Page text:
We are continuing our work to embed sustainability in everything we do, with the ultimate aim of being one of the most sustainable research-intensive universities in the country.
Through our research we are finding practical solutions to global food, energy and climate challenges. Our teaching equips our graduates with an understanding of the challenges facing the planet and how to use their skills and knowledge to make a difference. We are also working to ensure that our campus and operations lead by example and have a positive impact on our local and regional environment.
Representing the University at COP26
We are one of a small number of UK universities awarded passes for the Blue Zone at the UN’s Conference of the Parties (COP), including COP26, held in Glasgow in 2021.
A number of our senior academics, early careers researchers and PhD students attended, spoke and took part in debates at COP26, sharing the University’s research, expertise and knowledge with global leaders on topics relating to climate change and sustainability.
Renewing our commitment to sustainable investment
We have become a founding signatory of a new declaration of climate expectations, which sets out the minimum climate commitments it expects from the companies managing its investments.
A Green Impact on campus
This year saw 19 teams take part in the Green Impact programme. Run in conjunction with SOS-UK (part of the NUS), Green Impact is now in its fourteenth year at the University.
This year’s teams completed 40 projects across campus, reaching more than 4,500 staff and students with activities such as litterpicks, urban gardening, energy reduction campaigns and sustainable food initiatives.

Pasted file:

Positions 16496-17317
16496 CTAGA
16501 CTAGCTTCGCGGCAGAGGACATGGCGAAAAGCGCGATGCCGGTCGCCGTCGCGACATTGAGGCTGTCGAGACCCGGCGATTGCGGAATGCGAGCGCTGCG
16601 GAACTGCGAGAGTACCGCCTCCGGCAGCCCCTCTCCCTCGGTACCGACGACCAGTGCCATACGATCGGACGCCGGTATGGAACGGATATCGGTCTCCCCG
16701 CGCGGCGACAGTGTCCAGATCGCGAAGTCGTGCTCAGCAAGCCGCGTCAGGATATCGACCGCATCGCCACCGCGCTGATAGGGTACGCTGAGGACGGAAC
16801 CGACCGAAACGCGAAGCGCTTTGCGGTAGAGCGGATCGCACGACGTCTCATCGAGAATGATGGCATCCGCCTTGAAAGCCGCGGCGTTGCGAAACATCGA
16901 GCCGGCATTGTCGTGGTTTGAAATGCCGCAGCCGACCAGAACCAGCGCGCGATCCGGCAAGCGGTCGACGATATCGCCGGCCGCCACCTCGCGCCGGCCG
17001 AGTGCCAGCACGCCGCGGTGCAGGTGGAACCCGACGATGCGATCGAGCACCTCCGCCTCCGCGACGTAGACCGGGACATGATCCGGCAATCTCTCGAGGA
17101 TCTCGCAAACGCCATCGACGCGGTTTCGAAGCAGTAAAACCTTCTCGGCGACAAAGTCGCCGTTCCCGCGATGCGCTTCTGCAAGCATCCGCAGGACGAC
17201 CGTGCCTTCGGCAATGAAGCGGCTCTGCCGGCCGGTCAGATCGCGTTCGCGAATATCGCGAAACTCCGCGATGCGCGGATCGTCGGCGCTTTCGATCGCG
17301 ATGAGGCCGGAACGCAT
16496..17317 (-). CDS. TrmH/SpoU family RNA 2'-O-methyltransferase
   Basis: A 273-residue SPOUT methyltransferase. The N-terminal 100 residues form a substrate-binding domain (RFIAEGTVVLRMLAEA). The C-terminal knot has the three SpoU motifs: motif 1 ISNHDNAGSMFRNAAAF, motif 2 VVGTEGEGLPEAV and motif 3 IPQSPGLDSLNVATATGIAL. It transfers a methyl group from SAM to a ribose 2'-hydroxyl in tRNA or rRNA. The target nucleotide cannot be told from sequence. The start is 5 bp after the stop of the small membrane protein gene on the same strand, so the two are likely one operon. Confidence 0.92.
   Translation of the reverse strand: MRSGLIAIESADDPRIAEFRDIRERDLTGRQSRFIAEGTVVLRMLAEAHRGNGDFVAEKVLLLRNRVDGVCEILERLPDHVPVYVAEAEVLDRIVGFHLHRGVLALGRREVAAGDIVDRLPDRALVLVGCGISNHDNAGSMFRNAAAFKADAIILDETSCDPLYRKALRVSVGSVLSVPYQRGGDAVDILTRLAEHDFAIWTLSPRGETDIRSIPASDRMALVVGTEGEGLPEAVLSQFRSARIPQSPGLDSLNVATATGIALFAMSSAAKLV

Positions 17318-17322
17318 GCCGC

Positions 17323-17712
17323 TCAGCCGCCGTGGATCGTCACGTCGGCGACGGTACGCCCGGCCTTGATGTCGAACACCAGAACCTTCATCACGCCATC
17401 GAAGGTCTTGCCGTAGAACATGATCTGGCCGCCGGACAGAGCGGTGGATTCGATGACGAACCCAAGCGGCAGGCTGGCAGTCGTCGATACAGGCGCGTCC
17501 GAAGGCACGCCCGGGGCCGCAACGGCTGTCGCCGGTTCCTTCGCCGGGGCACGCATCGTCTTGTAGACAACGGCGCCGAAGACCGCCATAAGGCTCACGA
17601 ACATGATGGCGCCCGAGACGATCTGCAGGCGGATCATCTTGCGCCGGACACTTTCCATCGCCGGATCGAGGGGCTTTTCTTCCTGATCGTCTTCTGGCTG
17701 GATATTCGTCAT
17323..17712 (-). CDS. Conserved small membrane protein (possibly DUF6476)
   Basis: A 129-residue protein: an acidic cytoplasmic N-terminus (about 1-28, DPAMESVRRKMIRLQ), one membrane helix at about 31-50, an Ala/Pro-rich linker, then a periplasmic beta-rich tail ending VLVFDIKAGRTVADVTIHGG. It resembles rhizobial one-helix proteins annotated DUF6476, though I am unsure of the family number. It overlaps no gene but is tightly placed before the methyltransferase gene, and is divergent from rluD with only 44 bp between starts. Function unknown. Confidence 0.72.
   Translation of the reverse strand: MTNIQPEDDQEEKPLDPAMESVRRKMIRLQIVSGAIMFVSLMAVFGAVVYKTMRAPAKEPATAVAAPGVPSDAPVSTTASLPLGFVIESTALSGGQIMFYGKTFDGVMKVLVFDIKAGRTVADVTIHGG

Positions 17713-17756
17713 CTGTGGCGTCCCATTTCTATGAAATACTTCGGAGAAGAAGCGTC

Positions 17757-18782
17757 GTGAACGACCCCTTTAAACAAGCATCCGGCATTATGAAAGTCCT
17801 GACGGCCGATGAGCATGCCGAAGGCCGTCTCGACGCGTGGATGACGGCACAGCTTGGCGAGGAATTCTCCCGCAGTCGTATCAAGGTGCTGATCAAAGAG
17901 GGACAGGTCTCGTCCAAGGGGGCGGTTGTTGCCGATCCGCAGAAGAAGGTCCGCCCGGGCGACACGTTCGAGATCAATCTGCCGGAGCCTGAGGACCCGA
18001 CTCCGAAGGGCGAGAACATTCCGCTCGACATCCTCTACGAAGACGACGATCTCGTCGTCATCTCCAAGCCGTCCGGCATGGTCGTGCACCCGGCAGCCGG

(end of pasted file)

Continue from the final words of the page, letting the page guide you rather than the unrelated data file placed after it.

Reducing waste on campus
We have introduced new initiatives to help reduce the amount of single-use waste being generated in our cafes.
The Many Happy Returns project, a collaboration between University researchers and Accommodation and Commercial Services, has seen the introduction of a new reusable cup deposit scheme to cafes. Using a phone app, customers can rent a cup or food bowl, before returning it to any other cafe when they have finished their drink or meal. Together with a new 20p levy on single-use cups, we are aiming to have a significant impact on the thousands of single-use cups used each year.
We are also working to reduce waste and emissions in our supply chain. Our cafes use over 430,000 pints of milk each year. Working with Sheffield dairy Our Cow Molly, which supplies all of our outlets with milk from its dairy only four miles from campus, we have installed unique milk pumps in several of our cafes. This has enabled Our Cow Molly to supply milk to University cafes in stainless steel milk churns. This will reduce plastic milk bottle use by 87,000 per year, and reduce the carbon footprint of our milk deliveries by over 65 per cent – equivalent to 6.5 tonnes of CO2 every year.